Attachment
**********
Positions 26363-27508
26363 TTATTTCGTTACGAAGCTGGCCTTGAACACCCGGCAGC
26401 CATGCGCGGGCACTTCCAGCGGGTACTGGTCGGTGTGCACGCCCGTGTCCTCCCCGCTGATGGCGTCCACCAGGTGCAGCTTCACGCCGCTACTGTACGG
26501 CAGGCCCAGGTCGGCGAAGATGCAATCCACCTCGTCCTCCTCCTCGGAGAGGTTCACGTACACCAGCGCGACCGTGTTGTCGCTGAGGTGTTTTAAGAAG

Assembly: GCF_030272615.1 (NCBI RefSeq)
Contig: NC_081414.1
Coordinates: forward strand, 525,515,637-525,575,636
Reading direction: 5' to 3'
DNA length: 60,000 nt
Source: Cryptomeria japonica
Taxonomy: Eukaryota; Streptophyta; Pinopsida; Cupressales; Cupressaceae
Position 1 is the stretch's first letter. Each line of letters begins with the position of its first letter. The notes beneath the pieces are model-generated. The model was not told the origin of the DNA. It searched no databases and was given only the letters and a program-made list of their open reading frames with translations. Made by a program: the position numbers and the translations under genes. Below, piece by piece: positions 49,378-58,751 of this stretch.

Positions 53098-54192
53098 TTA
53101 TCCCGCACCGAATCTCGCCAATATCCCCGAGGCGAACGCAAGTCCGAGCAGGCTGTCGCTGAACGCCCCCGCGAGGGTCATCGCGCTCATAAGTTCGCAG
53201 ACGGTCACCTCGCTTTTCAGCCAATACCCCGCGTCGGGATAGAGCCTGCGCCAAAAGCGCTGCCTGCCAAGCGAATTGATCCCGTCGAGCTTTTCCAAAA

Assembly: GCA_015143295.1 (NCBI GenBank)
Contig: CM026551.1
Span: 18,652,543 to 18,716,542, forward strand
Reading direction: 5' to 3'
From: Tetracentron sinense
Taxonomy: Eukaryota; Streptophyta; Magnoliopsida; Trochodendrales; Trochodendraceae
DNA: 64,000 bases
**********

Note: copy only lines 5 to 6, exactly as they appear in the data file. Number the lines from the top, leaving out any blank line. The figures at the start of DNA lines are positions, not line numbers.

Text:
Assembly: GCF_030272615.1 (NCBI RefSeq)
Contig: NC_081414.1